DC-Area Transit Networks Change Service during Novel Coronavirus (COVID-19) Outbreak

Street Justice Newsletter: Vol 2, Edition 38 (3/15/2020)

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DC Transit Services Cut Service Back during Novel Coronavirus (COVID-19) Outbreak

On Friday, the Washington Area Metropolitan Transit Authority announced that it is reducing service levels during the novel coronavirus (COVID-19) outbreak. The agency wrote Saturday that the changes, beginning Monday, March 16th, are “to strike an appropriate balance for Metro’s workforce and their families, our customers, and the region as a whole.” The changes to service and staff deployment are all “until further notice.”

Metrorail operating hours remain the same, but each line reduces train frequency to every 12 minutes Mon-Sat and every 15 minutes on Sundays. “On weekdays, [Metro]bus service will operate on a Saturday supplemental schedule. Weekend bus schedules are unchanged.” The agency is suspending its Rush Hour Promise “until regular service levels are restored.”

“The service reduction also allows for additional disinfecting of railcars and buses, including the use of electrostatic fogging on a weekly basis across Metro’s fleet of 1,200 railcars and 1,500 buses. The electrostatic [cleaning] process addresses inaccessible surfaces in the vehicle, such as air ducts and compartments.”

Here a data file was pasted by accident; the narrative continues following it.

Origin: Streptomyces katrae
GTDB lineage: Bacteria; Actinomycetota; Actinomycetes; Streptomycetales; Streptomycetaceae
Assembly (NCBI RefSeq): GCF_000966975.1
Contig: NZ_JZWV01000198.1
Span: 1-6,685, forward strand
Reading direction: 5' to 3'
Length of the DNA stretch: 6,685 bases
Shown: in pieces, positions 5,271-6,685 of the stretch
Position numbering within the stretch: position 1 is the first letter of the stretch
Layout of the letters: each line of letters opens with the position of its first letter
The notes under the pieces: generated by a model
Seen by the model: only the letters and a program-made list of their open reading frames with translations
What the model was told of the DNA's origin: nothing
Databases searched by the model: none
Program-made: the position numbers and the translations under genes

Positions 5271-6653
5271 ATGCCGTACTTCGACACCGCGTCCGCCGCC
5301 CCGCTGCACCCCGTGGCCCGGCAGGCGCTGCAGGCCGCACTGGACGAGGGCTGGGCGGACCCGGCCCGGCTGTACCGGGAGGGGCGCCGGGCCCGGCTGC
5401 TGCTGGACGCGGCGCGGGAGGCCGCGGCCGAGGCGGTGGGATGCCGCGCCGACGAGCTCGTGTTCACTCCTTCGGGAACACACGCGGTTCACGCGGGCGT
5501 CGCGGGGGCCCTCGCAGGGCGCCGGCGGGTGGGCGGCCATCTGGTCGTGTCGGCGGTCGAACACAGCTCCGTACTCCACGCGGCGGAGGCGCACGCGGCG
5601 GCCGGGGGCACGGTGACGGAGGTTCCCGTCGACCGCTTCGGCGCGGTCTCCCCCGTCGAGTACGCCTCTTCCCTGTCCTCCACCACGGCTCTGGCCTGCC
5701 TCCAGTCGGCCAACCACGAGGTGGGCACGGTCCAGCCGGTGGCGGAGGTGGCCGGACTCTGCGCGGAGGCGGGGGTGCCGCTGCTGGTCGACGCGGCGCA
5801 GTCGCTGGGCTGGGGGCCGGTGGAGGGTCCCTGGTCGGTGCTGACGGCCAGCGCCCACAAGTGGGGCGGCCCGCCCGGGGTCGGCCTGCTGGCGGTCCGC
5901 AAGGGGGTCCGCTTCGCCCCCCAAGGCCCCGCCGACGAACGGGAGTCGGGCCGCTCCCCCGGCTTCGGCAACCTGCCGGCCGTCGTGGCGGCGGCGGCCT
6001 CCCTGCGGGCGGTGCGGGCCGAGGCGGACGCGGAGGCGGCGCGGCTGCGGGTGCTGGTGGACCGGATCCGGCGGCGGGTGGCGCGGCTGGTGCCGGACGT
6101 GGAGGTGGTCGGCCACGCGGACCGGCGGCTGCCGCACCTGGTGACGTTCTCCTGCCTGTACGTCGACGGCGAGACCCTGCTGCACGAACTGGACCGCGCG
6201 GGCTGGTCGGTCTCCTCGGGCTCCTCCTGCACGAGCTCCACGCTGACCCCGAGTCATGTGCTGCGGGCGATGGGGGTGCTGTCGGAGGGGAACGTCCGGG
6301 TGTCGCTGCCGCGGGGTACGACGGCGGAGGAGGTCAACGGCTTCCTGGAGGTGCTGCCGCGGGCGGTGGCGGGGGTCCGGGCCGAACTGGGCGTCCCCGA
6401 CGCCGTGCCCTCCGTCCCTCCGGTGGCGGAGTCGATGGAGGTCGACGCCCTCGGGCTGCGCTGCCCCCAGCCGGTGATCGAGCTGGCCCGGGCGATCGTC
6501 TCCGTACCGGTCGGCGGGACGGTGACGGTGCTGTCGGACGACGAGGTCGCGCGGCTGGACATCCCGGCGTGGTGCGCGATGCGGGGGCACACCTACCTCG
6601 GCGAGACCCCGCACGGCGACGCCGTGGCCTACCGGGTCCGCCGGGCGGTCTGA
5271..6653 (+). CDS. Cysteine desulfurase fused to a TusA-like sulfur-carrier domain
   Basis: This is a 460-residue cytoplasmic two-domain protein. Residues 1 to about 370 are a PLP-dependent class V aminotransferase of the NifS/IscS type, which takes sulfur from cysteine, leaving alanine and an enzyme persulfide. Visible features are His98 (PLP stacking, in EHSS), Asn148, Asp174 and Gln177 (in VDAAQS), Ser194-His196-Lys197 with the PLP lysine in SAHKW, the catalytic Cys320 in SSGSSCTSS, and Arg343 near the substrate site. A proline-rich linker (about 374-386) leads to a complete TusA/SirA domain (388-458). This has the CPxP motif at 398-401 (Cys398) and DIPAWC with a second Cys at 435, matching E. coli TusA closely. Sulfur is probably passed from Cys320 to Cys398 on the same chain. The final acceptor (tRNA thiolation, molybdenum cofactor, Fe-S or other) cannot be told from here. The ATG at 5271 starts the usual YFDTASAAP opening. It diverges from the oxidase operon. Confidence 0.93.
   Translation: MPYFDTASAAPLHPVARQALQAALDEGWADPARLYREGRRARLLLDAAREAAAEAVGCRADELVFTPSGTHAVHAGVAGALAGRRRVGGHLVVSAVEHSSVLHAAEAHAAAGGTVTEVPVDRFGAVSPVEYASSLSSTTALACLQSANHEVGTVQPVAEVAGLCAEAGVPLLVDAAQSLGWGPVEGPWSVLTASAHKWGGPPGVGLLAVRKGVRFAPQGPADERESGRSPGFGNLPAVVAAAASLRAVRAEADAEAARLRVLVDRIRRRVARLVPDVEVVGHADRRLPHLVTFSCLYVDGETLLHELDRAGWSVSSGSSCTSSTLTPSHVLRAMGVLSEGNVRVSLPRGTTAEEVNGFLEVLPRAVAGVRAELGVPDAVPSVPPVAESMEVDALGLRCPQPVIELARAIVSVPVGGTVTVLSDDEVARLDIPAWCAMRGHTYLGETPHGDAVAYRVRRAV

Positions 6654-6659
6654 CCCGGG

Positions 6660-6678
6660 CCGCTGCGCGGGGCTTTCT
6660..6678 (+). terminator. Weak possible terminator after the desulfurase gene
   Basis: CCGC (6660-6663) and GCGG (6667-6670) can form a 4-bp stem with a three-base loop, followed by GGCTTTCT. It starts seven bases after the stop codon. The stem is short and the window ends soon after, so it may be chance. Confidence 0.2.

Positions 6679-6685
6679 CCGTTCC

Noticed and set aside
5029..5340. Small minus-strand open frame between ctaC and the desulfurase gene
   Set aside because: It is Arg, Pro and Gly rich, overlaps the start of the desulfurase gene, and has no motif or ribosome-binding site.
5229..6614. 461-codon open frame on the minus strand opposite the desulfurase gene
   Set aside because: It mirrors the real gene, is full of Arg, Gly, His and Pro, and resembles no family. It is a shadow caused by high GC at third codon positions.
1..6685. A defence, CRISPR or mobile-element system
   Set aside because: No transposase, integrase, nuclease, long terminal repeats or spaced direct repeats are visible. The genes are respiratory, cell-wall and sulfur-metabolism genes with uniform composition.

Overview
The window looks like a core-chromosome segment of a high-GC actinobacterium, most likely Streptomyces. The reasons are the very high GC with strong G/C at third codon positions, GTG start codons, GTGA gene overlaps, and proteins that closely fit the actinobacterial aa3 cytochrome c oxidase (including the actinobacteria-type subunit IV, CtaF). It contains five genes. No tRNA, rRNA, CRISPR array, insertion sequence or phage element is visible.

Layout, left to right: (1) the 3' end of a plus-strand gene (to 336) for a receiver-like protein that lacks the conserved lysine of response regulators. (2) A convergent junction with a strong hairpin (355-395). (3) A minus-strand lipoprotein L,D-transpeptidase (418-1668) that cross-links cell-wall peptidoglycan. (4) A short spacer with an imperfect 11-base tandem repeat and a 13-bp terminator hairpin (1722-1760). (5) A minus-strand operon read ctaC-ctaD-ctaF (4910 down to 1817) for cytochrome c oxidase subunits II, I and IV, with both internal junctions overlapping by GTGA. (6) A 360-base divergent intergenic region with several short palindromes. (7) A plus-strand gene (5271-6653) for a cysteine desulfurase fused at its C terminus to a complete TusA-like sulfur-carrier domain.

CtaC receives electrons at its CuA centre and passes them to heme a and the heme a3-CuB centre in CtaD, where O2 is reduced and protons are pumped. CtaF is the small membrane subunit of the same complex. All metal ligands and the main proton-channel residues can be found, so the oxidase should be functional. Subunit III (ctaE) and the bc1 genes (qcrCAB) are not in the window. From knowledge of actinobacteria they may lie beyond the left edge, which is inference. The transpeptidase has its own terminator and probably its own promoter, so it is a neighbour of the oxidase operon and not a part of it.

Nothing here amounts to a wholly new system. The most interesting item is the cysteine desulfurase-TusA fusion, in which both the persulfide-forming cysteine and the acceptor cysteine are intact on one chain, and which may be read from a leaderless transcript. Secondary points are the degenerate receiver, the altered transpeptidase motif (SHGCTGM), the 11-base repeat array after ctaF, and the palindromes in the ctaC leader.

WMATA’s press release goes into detail about temporary measures it’s taking to reduce COVID-19 transmission between essential employees. All WMATA public events, such as the Riders Advisory Council, are canceled until further notice. Transit services run by DC’s Mayor — the Circulator bus and H Street NE Streetcar — appear to operate normally at this time. [UPDATE: Late Sunday night, it appears WMATA is likely to cut their service even more next week.]